I googled my dad yesterday, it being Fathers Day and all. I can’t think why I haven’t done it before now. And I was surprised. Surprised at so many old photos of him from back in the day when I used to watch him on the TV, or read about him in the paper. A retired Chief Superintendent, he’s had a case or two in his day – famous cases that are still resurrected every now and then, especially Shergar. The horse that was stolen. The horse that disappeared. The horse that the world will never let rest.
But reading the texts didn’t sit well with me. While remnants of the man they described peaked through, accounts of that case in particular made him out to be ‘the most richly comic copper since Inspector Clouseau’. Sure – he has a sense of humor but comic? mmmm. The rest of the articles made for depressing reading and I wondered at the innate cruelty of journalism, when ad hominem attacks are commonplace.
The New York Times reported the facts, just the facts – but that was back in 1983… am not so sure they’d do the same today. The Independent ran an article in February 2013, marking the 30-year anniversary of the disappearance with a picture of the hat my dad supposedly bought in a shop in Newbridge. It looks nothing like what he’d wear and I really can’t see him taking time out to go shopping – even on a good day. As for the UK papers – I won’t even go there.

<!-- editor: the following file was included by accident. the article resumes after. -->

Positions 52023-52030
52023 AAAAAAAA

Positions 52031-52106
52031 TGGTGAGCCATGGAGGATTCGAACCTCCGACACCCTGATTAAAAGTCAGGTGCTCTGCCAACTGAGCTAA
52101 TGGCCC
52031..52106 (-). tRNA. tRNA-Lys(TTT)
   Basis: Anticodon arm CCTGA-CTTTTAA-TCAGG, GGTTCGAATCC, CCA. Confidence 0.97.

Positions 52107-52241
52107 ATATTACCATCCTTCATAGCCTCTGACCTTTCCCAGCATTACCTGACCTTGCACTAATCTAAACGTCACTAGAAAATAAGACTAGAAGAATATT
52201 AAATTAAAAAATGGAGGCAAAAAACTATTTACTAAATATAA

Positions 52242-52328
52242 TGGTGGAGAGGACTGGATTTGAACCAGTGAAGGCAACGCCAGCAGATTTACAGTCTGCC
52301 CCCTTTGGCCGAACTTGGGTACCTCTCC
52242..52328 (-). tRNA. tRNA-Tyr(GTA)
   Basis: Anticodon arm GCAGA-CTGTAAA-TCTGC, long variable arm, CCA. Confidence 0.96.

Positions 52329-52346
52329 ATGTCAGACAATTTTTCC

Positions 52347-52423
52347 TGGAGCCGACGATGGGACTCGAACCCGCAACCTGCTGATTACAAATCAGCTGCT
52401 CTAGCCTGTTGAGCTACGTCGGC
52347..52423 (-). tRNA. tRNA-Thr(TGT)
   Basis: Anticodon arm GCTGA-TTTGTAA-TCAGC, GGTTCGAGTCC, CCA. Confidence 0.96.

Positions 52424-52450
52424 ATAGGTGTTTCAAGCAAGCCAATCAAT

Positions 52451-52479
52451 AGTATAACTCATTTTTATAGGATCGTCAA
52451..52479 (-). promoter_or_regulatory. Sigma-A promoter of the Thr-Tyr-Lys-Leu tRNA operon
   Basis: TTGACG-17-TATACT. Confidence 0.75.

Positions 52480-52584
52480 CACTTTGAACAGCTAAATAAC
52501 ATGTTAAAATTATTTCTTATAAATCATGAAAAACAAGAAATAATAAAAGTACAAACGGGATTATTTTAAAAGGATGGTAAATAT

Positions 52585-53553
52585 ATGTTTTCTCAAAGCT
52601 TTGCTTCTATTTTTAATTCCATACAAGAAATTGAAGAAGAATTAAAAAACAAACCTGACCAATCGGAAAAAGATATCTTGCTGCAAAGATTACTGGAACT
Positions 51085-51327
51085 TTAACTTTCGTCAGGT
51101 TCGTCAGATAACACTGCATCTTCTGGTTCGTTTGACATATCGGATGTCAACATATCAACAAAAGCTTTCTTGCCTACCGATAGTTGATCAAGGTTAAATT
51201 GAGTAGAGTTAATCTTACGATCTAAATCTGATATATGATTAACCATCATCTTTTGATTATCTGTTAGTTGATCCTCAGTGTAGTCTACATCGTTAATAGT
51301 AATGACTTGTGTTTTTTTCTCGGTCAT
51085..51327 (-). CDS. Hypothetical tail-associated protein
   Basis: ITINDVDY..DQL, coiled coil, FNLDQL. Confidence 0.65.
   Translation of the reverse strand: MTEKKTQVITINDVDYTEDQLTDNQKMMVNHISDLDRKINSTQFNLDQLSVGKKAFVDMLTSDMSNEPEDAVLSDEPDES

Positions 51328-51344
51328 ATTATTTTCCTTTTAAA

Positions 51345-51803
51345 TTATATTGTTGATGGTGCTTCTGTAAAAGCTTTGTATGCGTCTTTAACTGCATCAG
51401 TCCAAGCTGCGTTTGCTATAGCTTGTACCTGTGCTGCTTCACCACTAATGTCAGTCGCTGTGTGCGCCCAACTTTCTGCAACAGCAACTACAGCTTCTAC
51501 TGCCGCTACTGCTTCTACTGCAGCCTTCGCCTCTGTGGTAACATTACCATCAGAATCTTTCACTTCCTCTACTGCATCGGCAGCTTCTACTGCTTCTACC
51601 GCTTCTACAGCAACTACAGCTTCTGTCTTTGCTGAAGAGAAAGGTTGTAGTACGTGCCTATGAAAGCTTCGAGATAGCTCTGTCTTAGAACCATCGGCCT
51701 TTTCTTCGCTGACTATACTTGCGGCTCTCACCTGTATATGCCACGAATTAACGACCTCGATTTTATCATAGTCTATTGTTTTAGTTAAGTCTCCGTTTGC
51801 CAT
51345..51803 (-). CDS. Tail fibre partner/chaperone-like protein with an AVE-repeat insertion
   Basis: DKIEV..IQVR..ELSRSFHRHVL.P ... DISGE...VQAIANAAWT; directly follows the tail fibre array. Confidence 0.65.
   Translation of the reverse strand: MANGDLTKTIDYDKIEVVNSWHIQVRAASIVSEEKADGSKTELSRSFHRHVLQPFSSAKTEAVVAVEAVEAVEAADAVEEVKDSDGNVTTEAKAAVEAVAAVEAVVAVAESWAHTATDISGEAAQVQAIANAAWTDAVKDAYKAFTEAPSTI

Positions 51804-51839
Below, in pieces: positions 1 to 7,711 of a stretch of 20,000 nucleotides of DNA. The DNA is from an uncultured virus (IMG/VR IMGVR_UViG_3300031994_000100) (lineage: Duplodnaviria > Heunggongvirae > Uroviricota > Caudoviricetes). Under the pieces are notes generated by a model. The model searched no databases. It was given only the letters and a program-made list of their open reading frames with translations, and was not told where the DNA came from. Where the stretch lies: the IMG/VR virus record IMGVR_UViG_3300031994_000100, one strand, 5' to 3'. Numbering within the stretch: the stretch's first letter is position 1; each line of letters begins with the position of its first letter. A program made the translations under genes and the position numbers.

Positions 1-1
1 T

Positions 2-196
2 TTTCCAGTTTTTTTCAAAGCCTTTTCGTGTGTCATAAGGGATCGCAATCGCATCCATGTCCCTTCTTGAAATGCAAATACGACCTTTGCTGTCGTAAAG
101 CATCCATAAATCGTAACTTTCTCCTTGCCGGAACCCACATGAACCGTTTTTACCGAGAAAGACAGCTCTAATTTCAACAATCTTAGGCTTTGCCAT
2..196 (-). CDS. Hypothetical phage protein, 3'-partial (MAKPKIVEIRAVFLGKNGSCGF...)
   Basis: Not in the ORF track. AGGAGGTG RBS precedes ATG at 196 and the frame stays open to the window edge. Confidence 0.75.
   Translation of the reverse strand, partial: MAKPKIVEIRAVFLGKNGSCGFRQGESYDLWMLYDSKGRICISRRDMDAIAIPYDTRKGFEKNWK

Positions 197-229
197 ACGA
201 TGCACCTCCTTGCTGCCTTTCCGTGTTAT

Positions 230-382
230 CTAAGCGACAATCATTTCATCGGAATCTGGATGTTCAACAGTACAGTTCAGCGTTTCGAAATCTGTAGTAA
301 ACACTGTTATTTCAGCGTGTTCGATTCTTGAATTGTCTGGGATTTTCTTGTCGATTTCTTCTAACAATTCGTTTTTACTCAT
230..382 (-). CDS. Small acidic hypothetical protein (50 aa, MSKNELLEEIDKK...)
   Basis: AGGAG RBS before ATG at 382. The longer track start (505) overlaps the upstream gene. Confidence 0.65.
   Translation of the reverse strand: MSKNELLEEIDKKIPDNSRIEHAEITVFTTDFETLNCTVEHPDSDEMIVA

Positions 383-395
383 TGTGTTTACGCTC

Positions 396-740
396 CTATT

I have vague recollections of a journalist coming to call and then later writing a book in which my dad featured heavily. I read the book years later. The dialogue is so far removed from how he talks that I laughed out loud and wondered where they’d gotten this character from. Even the smallest details we incorrect – like how far we lived from Newbridge, what his rank was, and how much he’d paid for the damn hat.
I meant to post this yesterday, but I got a tad involved in reading through the annals of history and then had to lie down. My heart goes out to children everywhere who have to read about their parents in the press. I can’t even begin to imagine what Trump Jnr is going through. I hope he has the good sense to steer clear of the media because it ain’t sweet. Me, I got off lightly.
That said, if those journalists ever actually met my dad and got to know him, they’d change their tune. The man lives by his principles. Words like honesty, integrity, and fairness come to mind. I remember playing poker with a chap in Alaska many lifetimes ago. My dad had put two of his uncles inside. He told me that they said that there was never a fairer cop in Dublin than the Jazzer. And if they had to go down, at least he was the one to do it. It was one of those mad evenings.
Bearing in mind that paper will take any print, I’m choosing to ignore the naysayers. I’m grateful that for the last 50 years, the Jazzer Murphy has been a steadfast part of my life, unfailing in his love and support. As dads go, I lucked out.